Commodities tend to perform best during the middle and late expansion phases of the business cycle, when manufacturing plants are operating either at or near their full capacity and the demand for industrial metals, textiles and petroleum products are at their business cycle highs.

Commodities tend to perform poorly during the contraction, when manufacturers are reducing their production of goods and operating at less than full capacity.

Precious Metals

Precious metals tend to perform best during the peak stage, when the industrial demand for gold and silver rises to high levels and inflation rates increase substantially.

Precious metals tend to perform poorly during the contraction phase, when the industrial demand for those metals declines and inflation rates decline.

Bonds

Bonds tend to perform best during the late-contraction phase of the business cycle, when both short-and long-term interest rates tend to decline.

Bonds tend to perform poorly during both the late-expansion and peak phase of the business cycle, when both short and long-term interest rates tend to rise.

Economic Sectors and the Business Cycle

The equity securities of companies that operate in different economic sectors also tend to perform differently during the various stages of the business cycle.

Financial Sector

Stocks of companies that operate in the financial sector tend to bottom during the trough phase of the business cycle and to rally sharply during the recovery stage, as central banks reduce short-term interest rates, the employment situation improves, and the demand for loans increases.

This sector of the market also tends to perform well during both the middle and late-expansion phase, when businesses increase their demand for loans to invest in capital equipment and consumers increase their demand for loans to buy homes, automobiles and various other durable goods (i.e. appliances, furniture, and consumer electronics equipment).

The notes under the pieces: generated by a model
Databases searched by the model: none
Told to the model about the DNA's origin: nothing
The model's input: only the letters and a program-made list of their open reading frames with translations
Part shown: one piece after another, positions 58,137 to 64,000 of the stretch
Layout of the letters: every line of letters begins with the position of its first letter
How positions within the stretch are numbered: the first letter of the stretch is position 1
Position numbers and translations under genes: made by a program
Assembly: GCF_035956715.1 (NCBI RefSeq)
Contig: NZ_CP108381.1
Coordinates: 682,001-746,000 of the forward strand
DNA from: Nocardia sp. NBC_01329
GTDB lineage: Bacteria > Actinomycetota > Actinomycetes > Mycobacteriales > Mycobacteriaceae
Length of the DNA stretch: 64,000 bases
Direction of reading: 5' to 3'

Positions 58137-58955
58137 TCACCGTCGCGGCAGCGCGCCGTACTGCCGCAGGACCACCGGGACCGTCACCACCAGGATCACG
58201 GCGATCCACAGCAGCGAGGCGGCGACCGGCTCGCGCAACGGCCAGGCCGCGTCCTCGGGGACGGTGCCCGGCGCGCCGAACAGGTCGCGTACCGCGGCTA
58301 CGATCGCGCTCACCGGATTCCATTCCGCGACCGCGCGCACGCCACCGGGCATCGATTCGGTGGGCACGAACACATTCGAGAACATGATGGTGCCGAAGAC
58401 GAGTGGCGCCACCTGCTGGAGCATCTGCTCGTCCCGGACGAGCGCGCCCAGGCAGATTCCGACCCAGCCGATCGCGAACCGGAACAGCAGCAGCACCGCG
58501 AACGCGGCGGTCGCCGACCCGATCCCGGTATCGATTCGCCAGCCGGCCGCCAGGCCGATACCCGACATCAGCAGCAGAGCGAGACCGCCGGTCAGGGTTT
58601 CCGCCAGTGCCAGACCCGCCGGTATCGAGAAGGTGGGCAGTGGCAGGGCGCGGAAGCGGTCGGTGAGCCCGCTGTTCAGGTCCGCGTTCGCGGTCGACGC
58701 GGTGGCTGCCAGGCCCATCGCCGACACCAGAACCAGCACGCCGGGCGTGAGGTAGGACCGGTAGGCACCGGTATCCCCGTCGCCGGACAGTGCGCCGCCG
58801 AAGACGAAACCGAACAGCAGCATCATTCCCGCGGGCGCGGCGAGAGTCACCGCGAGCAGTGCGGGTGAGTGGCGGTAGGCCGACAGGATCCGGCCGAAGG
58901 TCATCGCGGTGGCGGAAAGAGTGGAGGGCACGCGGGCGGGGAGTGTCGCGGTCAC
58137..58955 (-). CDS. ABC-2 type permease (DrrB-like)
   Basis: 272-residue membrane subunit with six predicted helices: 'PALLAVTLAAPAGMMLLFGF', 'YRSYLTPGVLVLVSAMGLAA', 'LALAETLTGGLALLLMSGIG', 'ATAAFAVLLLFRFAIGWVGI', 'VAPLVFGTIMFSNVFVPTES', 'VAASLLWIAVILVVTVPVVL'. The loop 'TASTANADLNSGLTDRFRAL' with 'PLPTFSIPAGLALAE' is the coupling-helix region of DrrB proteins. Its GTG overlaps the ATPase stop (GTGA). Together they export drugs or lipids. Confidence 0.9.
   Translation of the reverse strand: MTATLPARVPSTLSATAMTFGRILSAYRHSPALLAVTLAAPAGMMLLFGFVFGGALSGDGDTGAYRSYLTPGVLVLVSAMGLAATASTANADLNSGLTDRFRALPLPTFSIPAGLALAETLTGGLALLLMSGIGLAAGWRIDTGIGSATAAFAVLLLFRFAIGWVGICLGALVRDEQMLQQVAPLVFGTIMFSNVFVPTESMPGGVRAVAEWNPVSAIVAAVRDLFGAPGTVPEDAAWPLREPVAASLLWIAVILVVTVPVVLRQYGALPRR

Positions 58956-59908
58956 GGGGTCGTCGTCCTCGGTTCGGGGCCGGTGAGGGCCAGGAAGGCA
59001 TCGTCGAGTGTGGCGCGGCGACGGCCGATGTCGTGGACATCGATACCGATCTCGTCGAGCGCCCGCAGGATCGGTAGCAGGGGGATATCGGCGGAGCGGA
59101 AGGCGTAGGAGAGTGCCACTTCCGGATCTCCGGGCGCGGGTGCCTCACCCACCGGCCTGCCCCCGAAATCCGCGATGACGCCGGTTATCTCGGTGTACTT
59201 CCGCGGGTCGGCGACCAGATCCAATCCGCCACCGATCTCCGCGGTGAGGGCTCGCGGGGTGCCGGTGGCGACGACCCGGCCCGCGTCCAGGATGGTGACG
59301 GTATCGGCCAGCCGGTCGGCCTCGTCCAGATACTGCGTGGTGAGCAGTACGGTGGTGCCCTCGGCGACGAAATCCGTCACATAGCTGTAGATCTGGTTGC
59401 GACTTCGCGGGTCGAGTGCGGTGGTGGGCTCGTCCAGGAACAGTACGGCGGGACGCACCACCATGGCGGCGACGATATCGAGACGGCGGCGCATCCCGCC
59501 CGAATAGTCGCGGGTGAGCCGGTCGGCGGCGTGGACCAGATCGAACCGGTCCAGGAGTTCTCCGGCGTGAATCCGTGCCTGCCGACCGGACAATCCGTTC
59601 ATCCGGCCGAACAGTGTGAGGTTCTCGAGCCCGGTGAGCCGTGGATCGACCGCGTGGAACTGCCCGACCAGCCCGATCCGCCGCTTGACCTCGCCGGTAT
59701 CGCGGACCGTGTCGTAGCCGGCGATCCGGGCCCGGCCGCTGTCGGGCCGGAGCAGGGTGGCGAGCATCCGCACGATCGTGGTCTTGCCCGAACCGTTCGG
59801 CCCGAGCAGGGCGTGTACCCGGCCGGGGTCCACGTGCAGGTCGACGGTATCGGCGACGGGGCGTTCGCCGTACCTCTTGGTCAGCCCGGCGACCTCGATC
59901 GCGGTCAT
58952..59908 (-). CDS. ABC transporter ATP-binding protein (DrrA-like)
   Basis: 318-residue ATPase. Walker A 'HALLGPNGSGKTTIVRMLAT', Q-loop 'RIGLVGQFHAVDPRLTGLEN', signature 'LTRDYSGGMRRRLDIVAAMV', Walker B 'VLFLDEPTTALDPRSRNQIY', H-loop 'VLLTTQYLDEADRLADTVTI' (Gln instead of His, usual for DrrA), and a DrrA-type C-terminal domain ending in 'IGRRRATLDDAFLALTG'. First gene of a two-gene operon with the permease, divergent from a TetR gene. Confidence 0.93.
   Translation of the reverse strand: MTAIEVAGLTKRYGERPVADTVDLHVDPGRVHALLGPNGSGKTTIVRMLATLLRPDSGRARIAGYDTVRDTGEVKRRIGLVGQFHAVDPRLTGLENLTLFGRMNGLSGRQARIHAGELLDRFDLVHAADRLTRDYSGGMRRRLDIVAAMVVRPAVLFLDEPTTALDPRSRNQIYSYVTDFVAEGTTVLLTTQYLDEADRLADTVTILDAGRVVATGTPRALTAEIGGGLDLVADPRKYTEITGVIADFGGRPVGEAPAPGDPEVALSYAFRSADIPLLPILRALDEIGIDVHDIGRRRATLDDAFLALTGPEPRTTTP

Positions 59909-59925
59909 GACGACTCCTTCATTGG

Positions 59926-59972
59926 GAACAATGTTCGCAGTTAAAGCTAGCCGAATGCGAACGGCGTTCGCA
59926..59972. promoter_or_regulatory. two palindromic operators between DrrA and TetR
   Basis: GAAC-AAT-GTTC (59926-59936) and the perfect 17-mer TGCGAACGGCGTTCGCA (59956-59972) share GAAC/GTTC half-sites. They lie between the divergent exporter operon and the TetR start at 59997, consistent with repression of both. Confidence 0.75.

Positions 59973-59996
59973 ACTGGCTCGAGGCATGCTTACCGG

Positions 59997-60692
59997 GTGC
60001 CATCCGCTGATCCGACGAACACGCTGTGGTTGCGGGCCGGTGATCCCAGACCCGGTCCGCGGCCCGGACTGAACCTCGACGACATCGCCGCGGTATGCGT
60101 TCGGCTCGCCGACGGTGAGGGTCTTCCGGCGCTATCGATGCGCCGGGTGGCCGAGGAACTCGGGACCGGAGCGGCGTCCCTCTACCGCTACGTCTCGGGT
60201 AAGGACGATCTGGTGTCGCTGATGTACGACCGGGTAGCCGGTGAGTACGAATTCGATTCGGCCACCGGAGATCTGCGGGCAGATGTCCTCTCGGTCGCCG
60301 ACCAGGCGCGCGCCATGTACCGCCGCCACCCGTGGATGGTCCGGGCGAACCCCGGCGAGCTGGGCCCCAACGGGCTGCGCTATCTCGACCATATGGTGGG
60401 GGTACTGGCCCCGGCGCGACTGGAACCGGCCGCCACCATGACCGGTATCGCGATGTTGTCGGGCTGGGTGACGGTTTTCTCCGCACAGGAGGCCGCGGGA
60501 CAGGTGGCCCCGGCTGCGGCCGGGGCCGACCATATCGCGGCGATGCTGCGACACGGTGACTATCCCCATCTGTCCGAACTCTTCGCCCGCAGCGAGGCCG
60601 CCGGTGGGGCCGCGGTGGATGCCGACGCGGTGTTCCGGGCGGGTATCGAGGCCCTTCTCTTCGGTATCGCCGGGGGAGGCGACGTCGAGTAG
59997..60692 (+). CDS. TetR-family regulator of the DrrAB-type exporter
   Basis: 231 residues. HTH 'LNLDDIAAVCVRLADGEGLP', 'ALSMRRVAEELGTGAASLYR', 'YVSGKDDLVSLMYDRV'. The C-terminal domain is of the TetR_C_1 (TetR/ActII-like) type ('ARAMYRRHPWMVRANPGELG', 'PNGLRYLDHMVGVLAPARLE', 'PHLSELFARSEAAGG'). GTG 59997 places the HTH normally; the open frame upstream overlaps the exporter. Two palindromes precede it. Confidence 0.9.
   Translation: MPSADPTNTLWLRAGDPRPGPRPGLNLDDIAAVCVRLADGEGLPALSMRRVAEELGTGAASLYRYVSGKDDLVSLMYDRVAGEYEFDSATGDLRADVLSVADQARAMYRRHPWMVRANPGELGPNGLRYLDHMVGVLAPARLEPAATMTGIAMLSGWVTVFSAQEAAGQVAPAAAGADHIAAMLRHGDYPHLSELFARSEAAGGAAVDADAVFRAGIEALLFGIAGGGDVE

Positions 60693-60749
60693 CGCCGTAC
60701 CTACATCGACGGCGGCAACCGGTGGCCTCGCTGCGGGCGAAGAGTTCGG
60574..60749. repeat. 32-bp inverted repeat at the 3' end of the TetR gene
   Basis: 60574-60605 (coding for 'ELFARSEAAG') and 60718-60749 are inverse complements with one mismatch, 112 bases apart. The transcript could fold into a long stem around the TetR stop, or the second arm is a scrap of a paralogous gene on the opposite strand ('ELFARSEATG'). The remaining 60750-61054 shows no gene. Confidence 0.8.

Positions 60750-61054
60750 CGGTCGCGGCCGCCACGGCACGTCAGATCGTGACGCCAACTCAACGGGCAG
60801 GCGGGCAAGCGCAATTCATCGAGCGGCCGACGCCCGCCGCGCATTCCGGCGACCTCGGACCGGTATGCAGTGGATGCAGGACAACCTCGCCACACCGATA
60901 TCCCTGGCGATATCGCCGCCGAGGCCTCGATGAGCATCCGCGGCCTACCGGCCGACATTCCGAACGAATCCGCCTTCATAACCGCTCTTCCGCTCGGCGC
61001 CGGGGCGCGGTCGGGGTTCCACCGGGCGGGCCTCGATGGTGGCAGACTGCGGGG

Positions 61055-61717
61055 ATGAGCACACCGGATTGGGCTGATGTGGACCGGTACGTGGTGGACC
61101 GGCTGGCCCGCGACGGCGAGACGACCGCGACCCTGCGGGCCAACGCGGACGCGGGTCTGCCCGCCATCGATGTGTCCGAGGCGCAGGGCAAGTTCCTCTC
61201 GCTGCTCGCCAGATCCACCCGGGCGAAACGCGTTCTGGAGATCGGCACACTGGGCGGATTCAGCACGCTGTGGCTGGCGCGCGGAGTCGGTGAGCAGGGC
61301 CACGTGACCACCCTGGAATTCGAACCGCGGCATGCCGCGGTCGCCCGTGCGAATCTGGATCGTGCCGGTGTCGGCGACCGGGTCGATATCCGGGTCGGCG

Consumer Discretionary Sector

Companies that operate in the consumer discretionary sector include retailers of apparel and consumer electronics equipment, bookstores, entertainment companies, restaurants, and hotel chains.

Because those types of companies tend to be very susceptible to changes in interest rates and consumer incomes, the equity securities of consumer discretionary companies tend to perform well during both the recovery and expansion phases — when interest rates are relatively low and consumer incomes are rising.

Technology Sector

Stocks of companies that operate in the technology sector tend to perform well during both the recovery and expansion phases, when companies in other sectors are seeking ways to increase their productivity and consumer incomes are rising.

Industrials Sector

Stocks of companies that operate in the industrial sector (i.e. manufacturers of automobiles, industrial machinery, and agricultural equipment) tend to perform best during the middle and late-expansion phases, when unemployment rates tend to be low and consumer incomes, as well as the incomes of businesses that operate in other economic sectors, tend to rise to their business cycle highs.

The fact that industrial companies tend to operate near their full capacity during this stage of the business cycle is another factor that benefits those companies, as companies that operate in the industrial sector tend to have high fixed costs of production.

In addition, worldwide economic growth tends to improve considerably during the middle and late-expansion phases, which often leads to robust gains in the profits of industrial companies and to corresponding increases in those companies’ stock prices.

The equities of transportation companies, which are included in the industrial sector, also tend to increase the most during the expansion phase of the business cycle, as industrial manufacturers ship increasing amounts of their products to their customers via railroads, ships and trucks.

Basic Materials Sector